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Undocumented immigrants and their children typically fall under a complex gray area of our country's legal system. But those legal intricacies shouldn't prevent the immigrant community from knowing their rights, according to Lauren Burke '06, an immigration lawyer and an adjunct clinical professor at Brooklyn Law School.
"The law is a tool that should be utilized by everyone, especially immigrants," Burke says. "My work as a lawyer isn't just legal representation, it's also a collaboration that helps a community empower themselves."
Burke, who earned her law degree at New York University, is the founder and executive director of Atlas: DIY, a cooperative center in New York City offering legal, mental health, career, educational and life skills services for immigrant youth and their allies.
The center, which opened in January, uses the acronym DIY to simultaneously express "do-it-yourself" and "developing immigrant youth." Its 85 young members not only benefit from the services offered at Atlas: DIY; they also sit on the board, take part in all major decisions, and volunteer at the center on a rotating basis.
"The center addresses the need for a safe space for undocumented youth of all cultures, and because it's cooperative, the young people are truly a part of it," Burke says.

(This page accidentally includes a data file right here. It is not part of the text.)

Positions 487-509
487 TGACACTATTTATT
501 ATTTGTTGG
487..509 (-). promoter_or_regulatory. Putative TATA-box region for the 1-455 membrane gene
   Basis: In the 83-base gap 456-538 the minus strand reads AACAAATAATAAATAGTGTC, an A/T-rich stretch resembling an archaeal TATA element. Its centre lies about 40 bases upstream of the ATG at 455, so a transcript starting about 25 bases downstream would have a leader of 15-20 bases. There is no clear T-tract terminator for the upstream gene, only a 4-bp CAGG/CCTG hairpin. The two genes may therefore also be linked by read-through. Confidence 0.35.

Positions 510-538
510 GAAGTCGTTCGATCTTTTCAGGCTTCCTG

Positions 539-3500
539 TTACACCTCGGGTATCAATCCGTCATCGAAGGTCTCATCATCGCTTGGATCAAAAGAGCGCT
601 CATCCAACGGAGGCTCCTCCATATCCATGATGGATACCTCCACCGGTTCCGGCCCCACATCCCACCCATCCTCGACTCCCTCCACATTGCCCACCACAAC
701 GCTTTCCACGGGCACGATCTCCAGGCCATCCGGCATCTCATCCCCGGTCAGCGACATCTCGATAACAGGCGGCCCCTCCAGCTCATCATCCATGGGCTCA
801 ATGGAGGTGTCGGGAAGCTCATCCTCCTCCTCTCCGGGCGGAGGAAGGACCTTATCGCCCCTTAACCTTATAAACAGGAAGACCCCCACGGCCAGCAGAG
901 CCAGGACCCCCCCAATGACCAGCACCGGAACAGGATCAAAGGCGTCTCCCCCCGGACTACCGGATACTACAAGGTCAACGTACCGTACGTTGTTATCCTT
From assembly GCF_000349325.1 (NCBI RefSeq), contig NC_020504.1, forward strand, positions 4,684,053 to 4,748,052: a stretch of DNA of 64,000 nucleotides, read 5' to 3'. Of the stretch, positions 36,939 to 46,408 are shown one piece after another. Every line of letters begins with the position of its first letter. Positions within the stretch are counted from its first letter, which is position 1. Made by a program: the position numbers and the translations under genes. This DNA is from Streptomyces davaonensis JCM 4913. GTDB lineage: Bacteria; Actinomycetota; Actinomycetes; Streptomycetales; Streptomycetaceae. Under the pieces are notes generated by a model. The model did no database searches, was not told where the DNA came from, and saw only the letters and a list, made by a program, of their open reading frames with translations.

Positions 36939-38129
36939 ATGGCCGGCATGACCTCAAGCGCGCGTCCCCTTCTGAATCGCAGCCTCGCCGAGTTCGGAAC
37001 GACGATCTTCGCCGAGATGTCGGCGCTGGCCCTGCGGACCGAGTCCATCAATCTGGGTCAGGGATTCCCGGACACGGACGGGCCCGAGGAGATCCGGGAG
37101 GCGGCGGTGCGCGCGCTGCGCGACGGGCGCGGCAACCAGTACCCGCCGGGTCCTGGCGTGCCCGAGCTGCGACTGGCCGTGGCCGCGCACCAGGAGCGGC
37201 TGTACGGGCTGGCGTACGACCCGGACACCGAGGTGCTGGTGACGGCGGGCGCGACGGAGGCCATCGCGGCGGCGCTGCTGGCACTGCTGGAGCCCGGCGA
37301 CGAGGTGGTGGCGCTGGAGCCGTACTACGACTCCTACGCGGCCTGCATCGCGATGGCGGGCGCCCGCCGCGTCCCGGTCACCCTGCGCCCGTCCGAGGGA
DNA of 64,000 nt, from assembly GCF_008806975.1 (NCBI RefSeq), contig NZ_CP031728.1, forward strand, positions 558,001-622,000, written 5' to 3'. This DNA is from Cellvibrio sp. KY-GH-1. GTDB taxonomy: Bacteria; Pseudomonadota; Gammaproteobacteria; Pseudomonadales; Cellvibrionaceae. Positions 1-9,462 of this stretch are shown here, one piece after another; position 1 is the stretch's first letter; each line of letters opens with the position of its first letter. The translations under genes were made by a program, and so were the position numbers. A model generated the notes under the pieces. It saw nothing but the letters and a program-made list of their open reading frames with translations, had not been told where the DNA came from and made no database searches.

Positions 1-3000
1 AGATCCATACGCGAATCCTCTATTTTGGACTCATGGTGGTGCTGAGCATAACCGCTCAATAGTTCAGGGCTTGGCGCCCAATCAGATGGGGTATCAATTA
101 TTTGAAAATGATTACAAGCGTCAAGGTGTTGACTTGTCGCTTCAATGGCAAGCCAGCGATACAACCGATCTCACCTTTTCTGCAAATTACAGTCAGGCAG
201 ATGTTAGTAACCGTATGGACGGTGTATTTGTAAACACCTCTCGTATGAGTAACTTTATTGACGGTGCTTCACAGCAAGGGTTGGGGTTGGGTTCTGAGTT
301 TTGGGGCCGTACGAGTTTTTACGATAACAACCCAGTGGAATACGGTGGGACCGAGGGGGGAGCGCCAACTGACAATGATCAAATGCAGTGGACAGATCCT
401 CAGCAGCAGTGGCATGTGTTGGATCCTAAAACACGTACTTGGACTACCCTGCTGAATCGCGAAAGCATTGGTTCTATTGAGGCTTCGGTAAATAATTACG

One of the center's priorities is outreach and education about the government's "deferred action" policy announced in June. Under this policy, undocumented immigrants who were brought to the U.S. under the age of 16 and who meet specific educational and other requirements are allowed to remain in the country legally.
This summer, Burke worked on Atlas: DIY's month-long summer program to coach participants on the college application process. While the program covers typical topics like essays and standardized testing, students also learn about colleges with immigrant-friendly policies and migrant-targeted scholarships. Burke took the students on college tours throughout the northeast, including a visit to Connecticut College.
Burke's commitment to empowering immigrant communities extends well beyond her work with immigrant youth. She is also the first in-house staff attorney at the New York Asian Women's Center (NYAWC), an organization that helps women and their children overcome domestic violence, human trafficking and other forms of abuse. Immigration law is critical to NYAWC's clients, most of whom are immigrants or have no immigration status.
Fluent in Mandarin, Burke provides legal support in a variety of areas, including immigration consultations, representation and "Know Your Rights" training.
At Connecticut College, Burke majored in East Asian studies along with a second self-designed major in "socio-cultural dimensions of international relations," which combined anthropology, psychology and international relations. She was also a scholar in the College's Toor Cummings Center for International Studies and the Liberal Arts - popularly known as CISLA - a distinctive program that allows students to internationalize any major with special coursework, language certification, an international internship and a senior project.
During Burke's CISLA internship, she taught children in rural China and researched ethnic minority education in China. "At Conn, you could really make your own destiny," Burke says. "If something's not available, you can start it yourself. The experience I got from designing my own academic program definitely helped me start my own non-profit and a new legal program at NYAWC."
- By Tom Owen